ASD Books

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Designed to ENGAGE each child's Body, Mind & Neural Pathways to success!



Recommended for all special needs children

Loved by children

Used Worldwide

Accessible on any Device

Teach Self Advocacy skills

Boost Self Esteem and Autonomy 



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Perfect for disengaged, HARD-TO-REACH kids!


Give the gift of engagement, positivity and learning to help them become confident, more cooperative and able to achieve!



Made with these things in mind... 


Kids who take things literally, lash out, misunderstand social cues


Explicitly worded and illustrated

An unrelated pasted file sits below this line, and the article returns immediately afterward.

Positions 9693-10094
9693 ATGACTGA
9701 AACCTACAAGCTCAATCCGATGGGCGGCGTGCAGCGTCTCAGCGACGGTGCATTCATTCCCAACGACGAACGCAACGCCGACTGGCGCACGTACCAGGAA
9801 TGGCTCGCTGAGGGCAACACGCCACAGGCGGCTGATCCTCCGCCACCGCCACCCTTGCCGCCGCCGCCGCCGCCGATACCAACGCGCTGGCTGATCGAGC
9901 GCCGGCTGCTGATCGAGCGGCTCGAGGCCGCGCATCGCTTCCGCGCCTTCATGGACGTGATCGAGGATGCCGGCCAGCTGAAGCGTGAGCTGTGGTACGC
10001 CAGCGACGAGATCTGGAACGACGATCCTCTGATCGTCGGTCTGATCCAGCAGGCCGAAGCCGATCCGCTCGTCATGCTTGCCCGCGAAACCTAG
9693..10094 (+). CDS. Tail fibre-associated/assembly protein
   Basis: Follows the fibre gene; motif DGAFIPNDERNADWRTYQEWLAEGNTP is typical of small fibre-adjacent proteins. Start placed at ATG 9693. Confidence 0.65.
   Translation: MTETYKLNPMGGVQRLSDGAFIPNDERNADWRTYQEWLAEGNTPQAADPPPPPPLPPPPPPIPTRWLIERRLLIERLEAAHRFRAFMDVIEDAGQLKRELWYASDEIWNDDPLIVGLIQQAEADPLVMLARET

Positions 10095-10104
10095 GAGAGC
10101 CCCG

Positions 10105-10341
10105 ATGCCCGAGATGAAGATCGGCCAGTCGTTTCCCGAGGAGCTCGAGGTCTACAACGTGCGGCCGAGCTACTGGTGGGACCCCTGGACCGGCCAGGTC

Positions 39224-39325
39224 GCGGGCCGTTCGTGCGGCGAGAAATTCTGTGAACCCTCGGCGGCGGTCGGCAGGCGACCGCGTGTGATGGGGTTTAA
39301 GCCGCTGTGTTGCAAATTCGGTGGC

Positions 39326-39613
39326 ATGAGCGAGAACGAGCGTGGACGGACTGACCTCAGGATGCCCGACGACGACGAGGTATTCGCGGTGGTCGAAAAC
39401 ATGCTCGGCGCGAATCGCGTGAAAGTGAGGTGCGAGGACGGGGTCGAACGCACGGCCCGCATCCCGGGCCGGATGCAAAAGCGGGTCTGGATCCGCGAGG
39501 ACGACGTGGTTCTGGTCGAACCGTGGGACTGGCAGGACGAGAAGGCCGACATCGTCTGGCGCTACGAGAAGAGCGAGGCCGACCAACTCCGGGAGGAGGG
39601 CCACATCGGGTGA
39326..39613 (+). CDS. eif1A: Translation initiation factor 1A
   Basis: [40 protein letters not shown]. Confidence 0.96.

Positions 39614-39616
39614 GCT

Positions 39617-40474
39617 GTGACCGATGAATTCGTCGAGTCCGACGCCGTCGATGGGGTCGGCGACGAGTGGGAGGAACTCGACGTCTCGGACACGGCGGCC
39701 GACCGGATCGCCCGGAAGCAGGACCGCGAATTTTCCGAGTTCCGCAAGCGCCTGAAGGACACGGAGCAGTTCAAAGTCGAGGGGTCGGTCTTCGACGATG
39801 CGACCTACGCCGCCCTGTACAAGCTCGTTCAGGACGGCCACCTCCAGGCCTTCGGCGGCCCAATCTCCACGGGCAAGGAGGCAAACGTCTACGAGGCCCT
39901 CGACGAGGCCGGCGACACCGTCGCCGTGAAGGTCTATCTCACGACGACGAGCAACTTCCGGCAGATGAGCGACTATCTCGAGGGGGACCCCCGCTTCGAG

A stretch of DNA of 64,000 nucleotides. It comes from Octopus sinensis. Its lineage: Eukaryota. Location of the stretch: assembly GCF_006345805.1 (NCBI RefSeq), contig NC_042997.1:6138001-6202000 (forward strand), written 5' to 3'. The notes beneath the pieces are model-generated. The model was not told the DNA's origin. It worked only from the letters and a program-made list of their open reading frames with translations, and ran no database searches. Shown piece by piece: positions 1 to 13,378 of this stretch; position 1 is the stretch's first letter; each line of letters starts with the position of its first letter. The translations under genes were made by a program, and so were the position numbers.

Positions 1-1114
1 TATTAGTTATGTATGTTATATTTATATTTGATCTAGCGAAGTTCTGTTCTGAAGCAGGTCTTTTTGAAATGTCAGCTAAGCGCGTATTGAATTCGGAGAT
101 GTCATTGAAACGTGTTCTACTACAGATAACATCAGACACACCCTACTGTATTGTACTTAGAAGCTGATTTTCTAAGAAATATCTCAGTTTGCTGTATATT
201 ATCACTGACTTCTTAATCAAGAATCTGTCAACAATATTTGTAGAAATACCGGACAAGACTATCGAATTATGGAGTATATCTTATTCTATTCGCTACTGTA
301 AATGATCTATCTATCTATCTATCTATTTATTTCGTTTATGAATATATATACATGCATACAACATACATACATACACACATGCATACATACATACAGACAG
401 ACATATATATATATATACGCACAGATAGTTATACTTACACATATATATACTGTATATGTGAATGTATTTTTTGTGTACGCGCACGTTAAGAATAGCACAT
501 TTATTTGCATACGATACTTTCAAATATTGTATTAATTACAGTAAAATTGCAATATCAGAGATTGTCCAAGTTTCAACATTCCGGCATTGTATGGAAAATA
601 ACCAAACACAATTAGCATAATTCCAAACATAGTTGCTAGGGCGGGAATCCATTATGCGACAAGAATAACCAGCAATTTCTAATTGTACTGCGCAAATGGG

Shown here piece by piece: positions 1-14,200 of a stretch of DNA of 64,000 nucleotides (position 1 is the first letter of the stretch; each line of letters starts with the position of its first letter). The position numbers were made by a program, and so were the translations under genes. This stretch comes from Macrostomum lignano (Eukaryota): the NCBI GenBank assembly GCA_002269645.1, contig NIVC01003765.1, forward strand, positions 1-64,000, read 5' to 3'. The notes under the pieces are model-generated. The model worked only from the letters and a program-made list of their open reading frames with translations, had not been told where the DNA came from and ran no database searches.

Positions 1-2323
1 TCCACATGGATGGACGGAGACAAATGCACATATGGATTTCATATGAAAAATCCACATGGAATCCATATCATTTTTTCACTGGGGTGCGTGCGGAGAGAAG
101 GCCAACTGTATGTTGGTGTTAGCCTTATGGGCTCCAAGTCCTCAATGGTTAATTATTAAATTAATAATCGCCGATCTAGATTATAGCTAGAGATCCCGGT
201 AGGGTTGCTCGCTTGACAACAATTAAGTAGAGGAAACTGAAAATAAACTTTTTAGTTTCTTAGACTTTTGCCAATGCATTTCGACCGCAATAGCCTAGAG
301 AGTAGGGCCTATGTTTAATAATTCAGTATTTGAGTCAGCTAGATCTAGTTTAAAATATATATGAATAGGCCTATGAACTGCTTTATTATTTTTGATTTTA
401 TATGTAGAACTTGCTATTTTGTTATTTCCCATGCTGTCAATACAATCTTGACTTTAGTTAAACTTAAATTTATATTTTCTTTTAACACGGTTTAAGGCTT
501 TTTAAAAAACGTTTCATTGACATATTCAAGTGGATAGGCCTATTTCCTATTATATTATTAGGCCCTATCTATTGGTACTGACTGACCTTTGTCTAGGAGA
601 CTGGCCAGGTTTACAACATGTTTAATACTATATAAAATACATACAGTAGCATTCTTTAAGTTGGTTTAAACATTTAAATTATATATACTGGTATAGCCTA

The reasoning is explained in a simple and comprehensive manner


Easy to implement 

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The stories you will read to your child are created in such a way that is simple, engaging and achievable with the support that you can do simply and easily in the context of the story.


This will help your child associate instructions with their body making safe learning environments for all behavioural and educational outcomes to be achieved. 



Who is ASD Books?


A platform for teachers, parents, therapists & caregivers


Social Stories that Engage a Child's Brain


Achieve Emotional, Social, Educational and Behavioural Outcomes


Simple, Easy & Tangible Results!



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I have found, as a special needs mum, that positive action words are MOST effective when trying to communicate with higher needs children.



Let's walk through some examples of language changes (it's hard, I know, but practice, practice, practice!)